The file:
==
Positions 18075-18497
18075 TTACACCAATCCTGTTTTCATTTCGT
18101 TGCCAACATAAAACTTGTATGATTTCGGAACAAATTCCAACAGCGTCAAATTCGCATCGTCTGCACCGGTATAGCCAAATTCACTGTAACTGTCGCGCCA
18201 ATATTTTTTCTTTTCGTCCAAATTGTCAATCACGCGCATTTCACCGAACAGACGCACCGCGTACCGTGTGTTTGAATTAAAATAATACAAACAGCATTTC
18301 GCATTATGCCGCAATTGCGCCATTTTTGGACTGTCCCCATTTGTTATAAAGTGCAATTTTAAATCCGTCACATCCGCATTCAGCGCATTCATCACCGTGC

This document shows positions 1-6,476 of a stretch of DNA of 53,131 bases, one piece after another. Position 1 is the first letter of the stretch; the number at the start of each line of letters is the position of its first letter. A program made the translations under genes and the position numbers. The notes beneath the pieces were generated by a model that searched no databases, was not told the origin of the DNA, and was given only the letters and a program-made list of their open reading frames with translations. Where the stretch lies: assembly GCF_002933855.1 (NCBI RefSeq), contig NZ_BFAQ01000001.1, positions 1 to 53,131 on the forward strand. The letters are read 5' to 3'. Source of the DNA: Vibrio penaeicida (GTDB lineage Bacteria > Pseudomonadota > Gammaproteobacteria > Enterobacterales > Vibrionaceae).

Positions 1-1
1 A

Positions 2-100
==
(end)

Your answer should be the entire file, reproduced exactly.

Positions 18075-18497
18075 TTACACCAATCCTGTTTTCATTTCGT
18101 TGCCAACATAAAACTTGTATGATTTCGGAACAAATTCCAACAGCGTCAAATTCGCATCGTCTGCACCGGTATAGCCAAATTCACTGTAACTGTCGCGCCA
18201 ATATTTTTTCTTTTCGTCCAAATTGTCAATCACGCGCATTTCACCGAACAGACGCACCGCGTACCGTGTGTTTGAATTAAAATAATACAAACAGCATTTC
18301 GCATTATGCCGCAATTGCGCCATTTTTGGACTGTCCCCATTTGTTATAAAGTGCAATTTTAAATCCGTCACATCCGCATTCAGCGCATTCATCACCGTGC

This document shows positions 1-6,476 of a stretch of DNA of 53,131 bases, one piece after another. Position 1 is the first letter of the stretch; the number at the start of each line of letters is the position of its first letter. A program made the translations under genes and the position numbers. The notes beneath the pieces were generated by a model that searched no databases, was not told the origin of the DNA, and was given only the letters and a program-made list of their open reading frames with translations. Where the stretch lies: assembly GCF_002933855.1 (NCBI RefSeq), contig NZ_BFAQ01000001.1, positions 1 to 53,131 on the forward strand. The letters are read 5' to 3'. Source of the DNA: Vibrio penaeicida (GTDB lineage Bacteria > Pseudomonadota > Gammaproteobacteria > Enterobacterales > Vibrionaceae).

Positions 1-1
1 A

Positions 2-100